We see the tension between suffering and faith right away, because the psalmist turns around and says, “Yet you are holy… In you our ancestors trusted; they trusted, and you delivered them…” He’s remembering the stories he’s heard, the scripture preached to him, the faith he received from those who came before him. We do and we ought to do the same when hard times are upon us. As the great Christian author C.S. Lewis once said, “God shouts through our pain.”

But then the psalmist takes another right turn. He complains, “But I am a worm, and not human.” “Surely these stories, these truths don’t apply to me!” he seems to be thinking. We wonder the same. How can mere words measure up against the reality of starvation or betrayal or the unforgiving bitter cold of a Pittsburgh winter? It’s all fine and well to talk about what God did with those people back then—a long time ago and far, far away—but what about where I live? What about the boundary line between my life and death? What about my pain? We’re aching for God to answer us.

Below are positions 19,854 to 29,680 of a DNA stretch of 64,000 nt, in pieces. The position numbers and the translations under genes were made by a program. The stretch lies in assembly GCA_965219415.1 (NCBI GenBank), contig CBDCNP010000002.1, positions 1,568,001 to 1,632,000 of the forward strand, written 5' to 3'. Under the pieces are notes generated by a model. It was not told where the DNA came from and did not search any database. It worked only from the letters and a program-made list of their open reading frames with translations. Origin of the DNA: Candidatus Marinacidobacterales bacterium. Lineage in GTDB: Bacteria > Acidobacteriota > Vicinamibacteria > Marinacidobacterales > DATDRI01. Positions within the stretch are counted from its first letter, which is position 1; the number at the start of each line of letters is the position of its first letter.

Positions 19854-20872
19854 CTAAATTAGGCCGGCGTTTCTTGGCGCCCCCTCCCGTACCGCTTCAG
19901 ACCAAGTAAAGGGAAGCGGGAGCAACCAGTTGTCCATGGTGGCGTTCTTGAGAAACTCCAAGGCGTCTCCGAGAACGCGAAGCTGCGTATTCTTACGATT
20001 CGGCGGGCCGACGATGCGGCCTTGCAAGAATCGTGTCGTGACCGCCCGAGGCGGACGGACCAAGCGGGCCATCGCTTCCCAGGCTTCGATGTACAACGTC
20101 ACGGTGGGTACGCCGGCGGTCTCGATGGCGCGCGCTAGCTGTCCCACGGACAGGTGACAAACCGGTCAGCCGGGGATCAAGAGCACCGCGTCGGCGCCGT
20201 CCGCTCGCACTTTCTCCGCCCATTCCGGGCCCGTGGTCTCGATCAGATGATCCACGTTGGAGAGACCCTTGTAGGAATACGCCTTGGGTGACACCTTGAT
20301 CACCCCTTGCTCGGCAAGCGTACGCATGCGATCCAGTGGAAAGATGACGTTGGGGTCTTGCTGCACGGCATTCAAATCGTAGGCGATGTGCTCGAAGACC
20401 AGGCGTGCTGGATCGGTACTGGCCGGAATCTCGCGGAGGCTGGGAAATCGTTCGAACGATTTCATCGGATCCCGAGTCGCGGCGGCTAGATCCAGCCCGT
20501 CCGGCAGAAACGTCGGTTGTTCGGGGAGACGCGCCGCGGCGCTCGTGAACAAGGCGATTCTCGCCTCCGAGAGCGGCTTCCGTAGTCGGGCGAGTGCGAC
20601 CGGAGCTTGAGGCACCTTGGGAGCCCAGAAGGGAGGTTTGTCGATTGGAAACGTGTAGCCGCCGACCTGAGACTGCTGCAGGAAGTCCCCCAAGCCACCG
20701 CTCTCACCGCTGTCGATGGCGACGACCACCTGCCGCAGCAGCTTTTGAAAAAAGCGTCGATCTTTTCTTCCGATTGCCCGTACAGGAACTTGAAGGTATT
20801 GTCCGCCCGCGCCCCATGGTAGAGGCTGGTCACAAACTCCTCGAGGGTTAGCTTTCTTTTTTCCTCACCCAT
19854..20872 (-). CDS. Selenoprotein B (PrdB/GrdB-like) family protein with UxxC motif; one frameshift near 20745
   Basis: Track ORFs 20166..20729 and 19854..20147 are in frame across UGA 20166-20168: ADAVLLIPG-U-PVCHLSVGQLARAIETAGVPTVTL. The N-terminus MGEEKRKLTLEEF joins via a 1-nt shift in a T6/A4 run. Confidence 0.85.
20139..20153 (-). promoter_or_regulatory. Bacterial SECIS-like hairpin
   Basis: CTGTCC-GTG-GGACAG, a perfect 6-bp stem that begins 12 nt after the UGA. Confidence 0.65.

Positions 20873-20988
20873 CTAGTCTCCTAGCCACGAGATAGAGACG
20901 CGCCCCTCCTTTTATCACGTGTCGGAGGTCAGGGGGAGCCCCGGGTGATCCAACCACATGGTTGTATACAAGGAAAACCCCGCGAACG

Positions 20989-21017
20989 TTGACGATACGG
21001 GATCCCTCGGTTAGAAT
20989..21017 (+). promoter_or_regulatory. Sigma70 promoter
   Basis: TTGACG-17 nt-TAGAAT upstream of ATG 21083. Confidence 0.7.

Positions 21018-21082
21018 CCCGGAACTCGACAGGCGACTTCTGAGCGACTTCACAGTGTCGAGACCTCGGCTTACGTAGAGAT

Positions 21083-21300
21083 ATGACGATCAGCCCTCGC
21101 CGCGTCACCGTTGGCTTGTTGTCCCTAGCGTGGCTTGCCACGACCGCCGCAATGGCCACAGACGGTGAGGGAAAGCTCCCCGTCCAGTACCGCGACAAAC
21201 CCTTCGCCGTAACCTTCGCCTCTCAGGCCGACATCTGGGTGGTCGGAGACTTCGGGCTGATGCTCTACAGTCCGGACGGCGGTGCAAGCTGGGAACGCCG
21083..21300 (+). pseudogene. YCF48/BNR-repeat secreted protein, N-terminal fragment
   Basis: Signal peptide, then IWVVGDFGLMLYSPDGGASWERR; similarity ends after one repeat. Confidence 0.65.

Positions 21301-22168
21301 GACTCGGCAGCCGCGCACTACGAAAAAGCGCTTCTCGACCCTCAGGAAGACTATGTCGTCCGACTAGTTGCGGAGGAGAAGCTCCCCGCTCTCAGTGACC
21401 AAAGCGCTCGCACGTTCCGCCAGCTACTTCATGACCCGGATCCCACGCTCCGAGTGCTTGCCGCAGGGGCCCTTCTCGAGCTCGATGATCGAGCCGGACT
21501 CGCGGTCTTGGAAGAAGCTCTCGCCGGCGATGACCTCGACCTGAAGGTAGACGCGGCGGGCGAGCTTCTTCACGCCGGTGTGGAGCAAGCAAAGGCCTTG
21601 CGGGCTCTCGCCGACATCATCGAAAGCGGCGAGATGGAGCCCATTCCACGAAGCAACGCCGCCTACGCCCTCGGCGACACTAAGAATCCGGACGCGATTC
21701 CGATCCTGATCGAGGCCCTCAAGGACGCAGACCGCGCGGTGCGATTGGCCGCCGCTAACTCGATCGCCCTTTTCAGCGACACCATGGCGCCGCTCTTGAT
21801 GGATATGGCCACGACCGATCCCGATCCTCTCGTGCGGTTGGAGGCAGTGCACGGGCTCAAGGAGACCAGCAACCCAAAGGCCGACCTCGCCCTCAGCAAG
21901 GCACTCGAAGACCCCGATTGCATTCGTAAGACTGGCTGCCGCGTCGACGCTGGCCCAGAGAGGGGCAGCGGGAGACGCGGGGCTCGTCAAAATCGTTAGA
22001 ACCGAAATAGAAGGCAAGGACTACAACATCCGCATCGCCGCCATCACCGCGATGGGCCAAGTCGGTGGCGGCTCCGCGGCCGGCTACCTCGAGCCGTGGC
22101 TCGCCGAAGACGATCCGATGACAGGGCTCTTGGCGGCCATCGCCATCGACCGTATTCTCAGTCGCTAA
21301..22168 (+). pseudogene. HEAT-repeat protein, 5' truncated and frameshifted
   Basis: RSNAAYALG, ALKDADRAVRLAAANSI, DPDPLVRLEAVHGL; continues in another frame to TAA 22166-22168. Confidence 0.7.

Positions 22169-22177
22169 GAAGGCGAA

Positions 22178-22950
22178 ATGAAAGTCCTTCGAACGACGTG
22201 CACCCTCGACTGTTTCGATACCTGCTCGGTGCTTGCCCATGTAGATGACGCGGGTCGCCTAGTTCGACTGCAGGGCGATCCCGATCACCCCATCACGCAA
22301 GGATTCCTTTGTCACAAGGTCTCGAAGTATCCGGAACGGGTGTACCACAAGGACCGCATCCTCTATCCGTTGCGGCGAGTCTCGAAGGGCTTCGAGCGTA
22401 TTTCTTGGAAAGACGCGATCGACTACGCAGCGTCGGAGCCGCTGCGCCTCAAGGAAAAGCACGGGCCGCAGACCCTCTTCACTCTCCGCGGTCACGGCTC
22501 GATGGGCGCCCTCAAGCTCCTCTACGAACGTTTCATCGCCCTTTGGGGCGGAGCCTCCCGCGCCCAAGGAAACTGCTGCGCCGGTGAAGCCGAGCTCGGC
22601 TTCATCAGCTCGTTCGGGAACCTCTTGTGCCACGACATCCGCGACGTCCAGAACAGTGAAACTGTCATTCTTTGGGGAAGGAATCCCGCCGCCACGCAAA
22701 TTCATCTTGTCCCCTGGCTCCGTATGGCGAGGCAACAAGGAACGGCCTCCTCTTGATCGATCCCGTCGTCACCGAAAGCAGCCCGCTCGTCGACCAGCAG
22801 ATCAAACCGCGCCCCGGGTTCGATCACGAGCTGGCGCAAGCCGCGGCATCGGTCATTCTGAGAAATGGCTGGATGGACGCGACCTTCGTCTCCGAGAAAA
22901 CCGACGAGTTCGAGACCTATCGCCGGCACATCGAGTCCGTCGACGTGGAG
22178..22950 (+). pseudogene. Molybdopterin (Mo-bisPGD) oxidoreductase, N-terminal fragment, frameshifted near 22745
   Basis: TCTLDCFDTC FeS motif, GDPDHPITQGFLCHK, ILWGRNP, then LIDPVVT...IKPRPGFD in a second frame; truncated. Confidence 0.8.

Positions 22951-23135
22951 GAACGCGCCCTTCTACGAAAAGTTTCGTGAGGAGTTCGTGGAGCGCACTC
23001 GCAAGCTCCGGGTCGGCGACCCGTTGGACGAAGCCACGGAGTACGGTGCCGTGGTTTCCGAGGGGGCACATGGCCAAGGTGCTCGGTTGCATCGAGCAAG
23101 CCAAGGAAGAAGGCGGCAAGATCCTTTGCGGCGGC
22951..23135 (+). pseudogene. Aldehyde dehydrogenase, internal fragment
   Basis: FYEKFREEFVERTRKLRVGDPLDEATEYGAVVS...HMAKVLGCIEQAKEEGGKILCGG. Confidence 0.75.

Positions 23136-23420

“But,” he says, turning again, “it was you who took me from the womb; you kept me safe on my mother’s breast. On you I was cast from my birth, and since my mother bore me you have been my God.” He remembers. He says, this God wasn’t just around in these old stories. He’s creator God. He saw me through my youth. Now I face hardship, suffering, death—but I remember when God got me through.

I’m going to tell you a story about God getting a family through tough times. Years ago, a young couple in their thirties had one child, a four year old boy. One day the mom walked into the room only to find her one and only son writhing on the floor, his muscles spasming and body contorted in the frightening throes of a full on seizure. He’s rushed to the doctor. The parents are waiting, terrified of what the news might be. The word comes in: your son has a bacterial brain disease, and he’s in a coma. “My God,” they must have thought, “why have you forsaken us?” How could this have happened to our son? How could you take him from us?